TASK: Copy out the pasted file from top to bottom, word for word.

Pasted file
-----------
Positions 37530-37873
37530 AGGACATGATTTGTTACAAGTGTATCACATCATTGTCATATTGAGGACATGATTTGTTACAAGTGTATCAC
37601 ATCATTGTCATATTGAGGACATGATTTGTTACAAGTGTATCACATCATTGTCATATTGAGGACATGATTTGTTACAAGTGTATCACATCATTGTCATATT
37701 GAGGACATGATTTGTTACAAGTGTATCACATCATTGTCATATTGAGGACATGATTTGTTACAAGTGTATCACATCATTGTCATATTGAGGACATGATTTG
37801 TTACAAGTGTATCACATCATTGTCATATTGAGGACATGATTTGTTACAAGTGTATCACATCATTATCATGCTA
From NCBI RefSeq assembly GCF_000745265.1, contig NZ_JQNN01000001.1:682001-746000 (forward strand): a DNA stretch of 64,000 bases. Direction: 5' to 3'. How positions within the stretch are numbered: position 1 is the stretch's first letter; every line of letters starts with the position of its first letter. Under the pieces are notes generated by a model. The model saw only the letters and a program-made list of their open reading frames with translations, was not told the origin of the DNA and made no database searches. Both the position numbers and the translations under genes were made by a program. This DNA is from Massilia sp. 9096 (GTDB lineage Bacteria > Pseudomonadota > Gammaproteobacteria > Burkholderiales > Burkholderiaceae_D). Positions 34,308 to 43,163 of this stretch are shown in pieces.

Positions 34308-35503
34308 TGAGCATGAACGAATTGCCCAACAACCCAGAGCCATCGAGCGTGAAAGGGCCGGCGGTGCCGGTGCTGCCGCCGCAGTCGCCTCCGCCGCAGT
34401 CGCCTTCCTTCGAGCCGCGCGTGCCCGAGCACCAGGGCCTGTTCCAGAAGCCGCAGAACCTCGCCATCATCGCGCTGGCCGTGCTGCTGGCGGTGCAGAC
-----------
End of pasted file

Positions 37530-37873
37530 AGGACATGATTTGTTACAAGTGTATCACATCATTGTCATATTGAGGACATGATTTGTTACAAGTGTATCAC
37601 ATCATTGTCATATTGAGGACATGATTTGTTACAAGTGTATCACATCATTGTCATATTGAGGACATGATTTGTTACAAGTGTATCACATCATTGTCATATT
37701 GAGGACATGATTTGTTACAAGTGTATCACATCATTGTCATATTGAGGACATGATTTGTTACAAGTGTATCACATCATTGTCATATTGAGGACATGATTTG
37801 TTACAAGTGTATCACATCATTGTCATATTGAGGACATGATTTGTTACAAGTGTATCACATCATTATCATGCTA
From NCBI RefSeq assembly GCF_000745265.1, contig NZ_JQNN01000001.1:682001-746000 (forward strand): a DNA stretch of 64,000 bases. Direction: 5' to 3'. How positions within the stretch are numbered: position 1 is the stretch's first letter; every line of letters starts with the position of its first letter. Under the pieces are notes generated by a model. The model saw only the letters and a program-made list of their open reading frames with translations, was not told the origin of the DNA and made no database searches. Both the position numbers and the translations under genes were made by a program. This DNA is from Massilia sp. 9096 (GTDB lineage Bacteria > Pseudomonadota > Gammaproteobacteria > Burkholderiales > Burkholderiaceae_D). Positions 34,308 to 43,163 of this stretch are shown in pieces.

Positions 34308-35503
34308 TGAGCATGAACGAATTGCCCAACAACCCAGAGCCATCGAGCGTGAAAGGGCCGGCGGTGCCGGTGCTGCCGCCGCAGTCGCCTCCGCCGCAGT
34401 CGCCTTCCTTCGAGCCGCGCGTGCCCGAGCACCAGGGCCTGTTCCAGAAGCCGCAGAACCTCGCCATCATCGCGCTGGCCGTGCTGCTGGCGGTGCAGAC